“I had been a fool to trust in a hero.” // Review of Ariadne by Jennifer Saint

Title: Ariadne
Author: Jennifer Saint
Genre: Mythology retelling
Intended audience: YA/Adult
Date Read: 27/06/2021 – 19/06/2021
Rating: 
★★☆

It took me two weeks to get through the first third of this book, then five days to get through the rest. I’m not sure why, I didn’t really feel more investment in the later parts than the first. I guess I had a bit more time to dedicate to it in that five days, and thus was able to move through a bit quicker?

The writing style made it feel like all the events had already happened, and that someone was telling me about them afterwards. I was not there as the events were happening. That combined with the fact that Ariadne is passive as all get out, I didn’t feel compelled to pick up the book again whenever I wasn’t reading.

This changed a little when Phaedra was introduced as a second POV character in Part Two, but it still didn’t entirely save the story for me.

Perhaps it’s because I was already familiar with a fair amount of the mythology, and as far as I can tell, the book didn’t really bring anything new to the table. I liked the exploration of the themes about patriarchy and women’s places in society, namely that women are often punished for the misdeeds of men. But again, it sort of made this point and then… just kept making it, without any real change. I know, I know, it’s ancient Greece, and it’s the Ancient Greek gods, what was I expecting? But still.

Some of the writing is really good, and there were parts I enjoyed. Mostly chapters from Phaedra’s perspective, though I also enjoyed the relationship between Ariadne and Dionysus.

But overall, compared to other recent Greek mythology retellings such as Madeleine Miller’s Circe, I felt this didn’t live up to the hype at all

“It was an imperfect world, and her chosen profession was decidedly imperfect, but for now she had a hint of that spark again.” Review of “Dead Man’s Switch” by Tara Moss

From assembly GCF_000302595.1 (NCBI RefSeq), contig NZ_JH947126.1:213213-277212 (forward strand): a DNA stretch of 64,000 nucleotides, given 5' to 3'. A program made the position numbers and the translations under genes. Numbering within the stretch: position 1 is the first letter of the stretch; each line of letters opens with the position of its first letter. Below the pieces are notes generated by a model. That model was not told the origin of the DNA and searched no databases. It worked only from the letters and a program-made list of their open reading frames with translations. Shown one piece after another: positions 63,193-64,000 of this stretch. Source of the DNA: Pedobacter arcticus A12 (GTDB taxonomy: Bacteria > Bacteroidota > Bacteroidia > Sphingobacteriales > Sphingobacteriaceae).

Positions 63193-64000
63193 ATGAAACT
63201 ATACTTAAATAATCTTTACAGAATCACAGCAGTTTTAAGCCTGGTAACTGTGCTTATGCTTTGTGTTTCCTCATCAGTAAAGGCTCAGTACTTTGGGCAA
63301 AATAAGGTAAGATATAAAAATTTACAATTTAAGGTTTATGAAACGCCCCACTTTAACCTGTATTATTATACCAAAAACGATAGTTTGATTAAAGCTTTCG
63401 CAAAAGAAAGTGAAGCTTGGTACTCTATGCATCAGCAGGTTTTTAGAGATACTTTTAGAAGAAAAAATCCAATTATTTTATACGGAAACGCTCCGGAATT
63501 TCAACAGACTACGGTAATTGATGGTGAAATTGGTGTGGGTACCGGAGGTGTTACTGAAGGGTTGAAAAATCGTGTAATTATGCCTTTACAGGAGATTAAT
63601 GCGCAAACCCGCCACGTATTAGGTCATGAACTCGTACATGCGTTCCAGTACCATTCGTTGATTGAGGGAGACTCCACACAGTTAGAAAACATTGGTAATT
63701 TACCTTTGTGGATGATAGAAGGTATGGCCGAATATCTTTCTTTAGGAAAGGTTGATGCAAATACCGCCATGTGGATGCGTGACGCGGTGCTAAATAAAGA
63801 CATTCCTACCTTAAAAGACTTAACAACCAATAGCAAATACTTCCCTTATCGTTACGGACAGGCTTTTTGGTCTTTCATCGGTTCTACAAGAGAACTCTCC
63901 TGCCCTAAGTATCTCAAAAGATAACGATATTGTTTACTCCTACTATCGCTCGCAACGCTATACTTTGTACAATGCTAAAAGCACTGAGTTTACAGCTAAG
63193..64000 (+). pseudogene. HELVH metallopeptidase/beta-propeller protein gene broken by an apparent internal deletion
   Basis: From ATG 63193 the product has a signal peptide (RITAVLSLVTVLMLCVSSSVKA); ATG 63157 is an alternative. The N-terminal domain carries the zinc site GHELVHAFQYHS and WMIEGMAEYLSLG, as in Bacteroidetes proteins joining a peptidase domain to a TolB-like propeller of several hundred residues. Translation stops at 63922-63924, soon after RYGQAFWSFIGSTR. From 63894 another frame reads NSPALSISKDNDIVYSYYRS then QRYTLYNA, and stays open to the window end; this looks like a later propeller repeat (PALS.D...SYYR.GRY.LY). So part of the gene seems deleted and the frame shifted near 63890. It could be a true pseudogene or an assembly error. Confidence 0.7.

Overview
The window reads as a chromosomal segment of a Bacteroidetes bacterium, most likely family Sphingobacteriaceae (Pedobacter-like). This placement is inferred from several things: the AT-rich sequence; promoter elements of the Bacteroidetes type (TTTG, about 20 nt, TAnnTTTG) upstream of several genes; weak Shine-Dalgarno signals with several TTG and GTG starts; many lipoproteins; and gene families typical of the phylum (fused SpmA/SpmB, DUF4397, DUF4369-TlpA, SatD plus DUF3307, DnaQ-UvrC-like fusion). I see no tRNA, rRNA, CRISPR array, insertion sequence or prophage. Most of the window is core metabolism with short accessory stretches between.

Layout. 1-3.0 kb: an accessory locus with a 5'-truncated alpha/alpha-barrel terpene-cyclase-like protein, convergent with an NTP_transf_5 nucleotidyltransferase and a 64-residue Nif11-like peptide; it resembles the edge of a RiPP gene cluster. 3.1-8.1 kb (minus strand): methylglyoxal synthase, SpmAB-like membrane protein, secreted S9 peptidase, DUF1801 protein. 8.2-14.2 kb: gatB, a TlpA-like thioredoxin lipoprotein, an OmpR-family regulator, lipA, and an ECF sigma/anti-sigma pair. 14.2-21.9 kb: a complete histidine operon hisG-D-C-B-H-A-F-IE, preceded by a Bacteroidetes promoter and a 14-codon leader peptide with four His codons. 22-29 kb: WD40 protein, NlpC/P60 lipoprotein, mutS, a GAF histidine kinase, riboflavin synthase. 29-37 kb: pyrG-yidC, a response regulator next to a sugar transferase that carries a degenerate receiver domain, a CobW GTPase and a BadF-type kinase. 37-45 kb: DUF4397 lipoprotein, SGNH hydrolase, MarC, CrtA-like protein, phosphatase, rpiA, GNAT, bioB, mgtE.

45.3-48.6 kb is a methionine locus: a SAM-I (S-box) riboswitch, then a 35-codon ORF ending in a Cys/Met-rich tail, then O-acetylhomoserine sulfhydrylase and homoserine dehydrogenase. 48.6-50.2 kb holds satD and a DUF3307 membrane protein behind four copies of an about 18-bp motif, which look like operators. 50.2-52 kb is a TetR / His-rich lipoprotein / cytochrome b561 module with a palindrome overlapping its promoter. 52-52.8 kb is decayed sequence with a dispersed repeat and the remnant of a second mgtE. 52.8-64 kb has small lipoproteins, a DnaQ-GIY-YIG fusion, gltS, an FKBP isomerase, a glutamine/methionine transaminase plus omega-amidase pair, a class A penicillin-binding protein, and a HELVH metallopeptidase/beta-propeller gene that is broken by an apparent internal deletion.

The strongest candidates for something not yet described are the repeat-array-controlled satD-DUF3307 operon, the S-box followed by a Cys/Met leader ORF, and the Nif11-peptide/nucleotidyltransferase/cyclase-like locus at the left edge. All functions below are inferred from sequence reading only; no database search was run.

Title: Dead Man’s Switch (Billie Walker Mystery #1)
Author: Tara Moss
Audio book narrator: Danielle Carter
Genre: Mystery/Historical
Intended audience: Adult
Dates Read: 03/07/2021 – 18/07/21
Rating: ★★★★

Review:

Ah, what a great piece of historical fiction this was! Set in Sydney in 1946, just after the war, this is the first in a series of mysteries featuring Billie Walker, former war reporter and now private inquirer. While most of her cases involve tailing cheating men and gathering evidence to give their wives grounds for divorce, but when a woman asks Billie to investigate the disappearance of her 17-year-old son, Billie finds herself thrown into something far more sinister.

Moss’s extensive research is clear and makes all the difference to the book. Details of buildings, fashions, cars, the police force and post-war rationing, just to name a few, are all there, and it makes you feel like you’re there, too.

Billie is a strong lead who carries the story very well, and she’s supported by some great side characters including her baroness mother, her veteran secretary Sam, a quiet but sturdy Detective Inspector, and a young Aboriginal informant.

The mystery runs along at a good pace, with two seemingly unconnected plotlines converging on an exciting climax.